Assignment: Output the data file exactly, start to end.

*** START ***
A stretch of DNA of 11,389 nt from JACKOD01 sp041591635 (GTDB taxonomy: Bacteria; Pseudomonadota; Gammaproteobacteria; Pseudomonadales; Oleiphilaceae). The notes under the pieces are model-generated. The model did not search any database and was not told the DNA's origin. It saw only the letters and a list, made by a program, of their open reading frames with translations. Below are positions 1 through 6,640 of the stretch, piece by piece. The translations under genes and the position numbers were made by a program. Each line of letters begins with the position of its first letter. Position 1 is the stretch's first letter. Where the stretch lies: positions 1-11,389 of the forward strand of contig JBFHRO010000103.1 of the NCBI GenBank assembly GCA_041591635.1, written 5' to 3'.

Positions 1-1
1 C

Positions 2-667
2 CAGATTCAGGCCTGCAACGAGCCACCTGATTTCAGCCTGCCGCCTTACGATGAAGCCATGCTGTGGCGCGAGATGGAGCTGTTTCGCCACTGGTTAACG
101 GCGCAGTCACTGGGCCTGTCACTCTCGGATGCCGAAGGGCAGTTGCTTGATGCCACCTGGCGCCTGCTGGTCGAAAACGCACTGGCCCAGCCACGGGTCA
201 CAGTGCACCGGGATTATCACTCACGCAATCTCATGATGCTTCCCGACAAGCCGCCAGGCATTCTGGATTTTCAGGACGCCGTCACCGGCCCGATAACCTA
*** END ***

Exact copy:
A stretch of DNA of 11,389 nt from JACKOD01 sp041591635 (GTDB taxonomy: Bacteria; Pseudomonadota; Gammaproteobacteria; Pseudomonadales; Oleiphilaceae). The notes under the pieces are model-generated. The model did not search any database and was not told the DNA's origin. It saw only the letters and a list, made by a program, of their open reading frames with translations. Below are positions 1 through 6,640 of the stretch, piece by piece. The translations under genes and the position numbers were made by a program. Each line of letters begins with the position of its first letter. Position 1 is the stretch's first letter. Where the stretch lies: positions 1-11,389 of the forward strand of contig JBFHRO010000103.1 of the NCBI GenBank assembly GCA_041591635.1, written 5' to 3'.

Positions 1-1
1 C

Positions 2-667
2 CAGATTCAGGCCTGCAACGAGCCACCTGATTTCAGCCTGCCGCCTTACGATGAAGCCATGCTGTGGCGCGAGATGGAGCTGTTTCGCCACTGGTTAACG
101 GCGCAGTCACTGGGCCTGTCACTCTCGGATGCCGAAGGGCAGTTGCTTGATGCCACCTGGCGCCTGCTGGTCGAAAACGCACTGGCCCAGCCACGGGTCA
201 CAGTGCACCGGGATTATCACTCACGCAATCTCATGATGCTTCCCGACAAGCCGCCAGGCATTCTGGATTTTCAGGACGCCGTCACCGGCCCGATAACCTA